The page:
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The beautiful village of Crayke is steeped in history
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One of the gravestones in St Cuthbert’s Churchyard, Crayke, with just initials identifying the lost loved ones
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Another headstone in Crayke church yard with initials only. Why is this?

The end of April saw a spell of dry, sunny weather, and I made the most of it by playing lots of tennis and going out for plenty of walks. One of my routes takes me through the gorgeous village of Crayke, which lies on a hill almost 20 miles north of York.

The main thoroughfare is Church Hill, so-called because St Cuthbert’s Church sits at the top. The hill was covered in late-blooming daffodils and looked absolutely beautiful, so I decided on the spur of the moment to stop and have a wander around.

It is a place steeped in history, and someone once told me that the hill was the one that the Grand Old Duke of York marched his 10,000 men up and down, although a brief search on the internet doesn’t suggest there is a connection with the famous rhyme. Nevertheless, strategically it is the perfect place to spot enemies coming from any direction as the summit of the hill commands spectacular views all around. Some say that there was a Roman watchtower on the hill, but it has never been proven, although Roman roads did pass close by and Roman artefacts have been found in the village.

According to my dad in one of his books (Folk Tales from the North York Moors), there was a timber castle in Saxon times, and this was replaced by a Norman motte-and-bailey castle in the 12th century, some of which still exists as part of the current Crayke Castle building, located at the highest point in the village. However, we know it was almost totally rebuilt and extended in the 15th century, thanks to accounts from 1441 which list the changes made. In the 17th century it was repaired and restored again, and this is more or less what stands to this day.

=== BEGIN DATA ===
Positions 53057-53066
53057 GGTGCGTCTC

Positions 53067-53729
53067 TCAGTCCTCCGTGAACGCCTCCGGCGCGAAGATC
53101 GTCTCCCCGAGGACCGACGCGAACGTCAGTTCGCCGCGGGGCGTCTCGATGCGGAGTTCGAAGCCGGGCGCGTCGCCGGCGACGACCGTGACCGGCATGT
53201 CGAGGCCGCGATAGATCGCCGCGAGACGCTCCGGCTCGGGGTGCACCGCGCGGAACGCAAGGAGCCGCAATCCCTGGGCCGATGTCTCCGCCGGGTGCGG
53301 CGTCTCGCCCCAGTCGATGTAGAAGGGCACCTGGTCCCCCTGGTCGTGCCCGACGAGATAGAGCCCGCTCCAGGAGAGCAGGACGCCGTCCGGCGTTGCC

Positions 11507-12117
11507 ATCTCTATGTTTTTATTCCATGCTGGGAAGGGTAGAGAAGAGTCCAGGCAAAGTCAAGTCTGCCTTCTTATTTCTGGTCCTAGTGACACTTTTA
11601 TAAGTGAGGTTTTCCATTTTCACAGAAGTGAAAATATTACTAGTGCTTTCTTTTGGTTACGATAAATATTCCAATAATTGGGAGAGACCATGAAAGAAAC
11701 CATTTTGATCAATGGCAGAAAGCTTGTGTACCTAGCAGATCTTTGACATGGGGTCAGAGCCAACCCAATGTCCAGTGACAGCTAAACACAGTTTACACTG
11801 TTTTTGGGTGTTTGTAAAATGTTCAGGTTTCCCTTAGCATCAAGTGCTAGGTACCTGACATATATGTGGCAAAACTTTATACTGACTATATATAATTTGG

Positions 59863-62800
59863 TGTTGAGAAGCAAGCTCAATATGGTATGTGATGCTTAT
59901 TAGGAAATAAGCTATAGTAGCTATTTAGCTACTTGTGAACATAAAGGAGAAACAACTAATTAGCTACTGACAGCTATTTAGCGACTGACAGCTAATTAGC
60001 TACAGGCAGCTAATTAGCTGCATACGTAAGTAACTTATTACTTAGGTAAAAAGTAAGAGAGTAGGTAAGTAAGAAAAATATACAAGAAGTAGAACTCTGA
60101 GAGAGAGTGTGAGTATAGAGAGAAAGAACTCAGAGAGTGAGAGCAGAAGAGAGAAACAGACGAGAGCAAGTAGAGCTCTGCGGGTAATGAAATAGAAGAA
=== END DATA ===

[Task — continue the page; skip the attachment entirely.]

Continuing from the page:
I took a walk around the beautiful church yard, and you can really get a feel for the age and history associated with that place. The original church was founded by St Cuthbert, who lived from around AD634 until 20th March AD687. He spent much of his time in the ancient kingdom of Northumbria, particularly at the monastery in Lindisfarne, and he was so admired for his spiritual devotion that King Ecgfrith gifted him the village of Crayke (then known as Crec) and lands for three miles around so that he had his own place to rest on his regular journeys between Lindisfarne and York. After Cuthbert died, he was initially interred at Lindisfarne, but there were fears that his grave might be destroyed by invading Vikings, and so his body was moved. It was carried to a number of different places over the centuries due to continuing unrest, one of which is believed to be Crayke, although his final shrine is in Durham Cathedral. Because of its connections to Cuthbert, Crayke was officially considered part of Durham right up to 1844 when it was returned to Yorkshire. The local pub is called The Durham Ox.

As I was walking around the graveyard, I noticed that a few of the headstones were inscribed with only initials, rather than the full name of the deceased, and very few further details, not even the date they died. I wondered why, as I have not come across this before. I asked my mum and brother if they had any any idea, and they didn’t. One theory we had was that they came from families that couldn’t afford a full inscription (if the stonemason charged by the letter). Another was that they were possibly criminals, or died in some kind of shame, and another suggestion was that they were in fact footstones, but I did not see a corresponding headstone at the other end of the graves.

No-one I spoke to had come across them before, but it was quite common in days gone by for people who could not afford a headstone to be buried with no marker at all. I wonder whether the stonemason used by the folk of Crayke was a kindly soul who offered to place markers on the graves of his fellow villagers who could not afford to pay him?

I’d be very interested to get to the bottom of this little mystery, so do get in touch either through this paper or via my webpage below if you know the answer.

Contact me, and read more, at countrymansdaughter.com. Follow me on Twitter @countrymansdaug

This column appeared in the Darlington & Stockton Times on 7th and the Gazette & Herald on 5th May 2021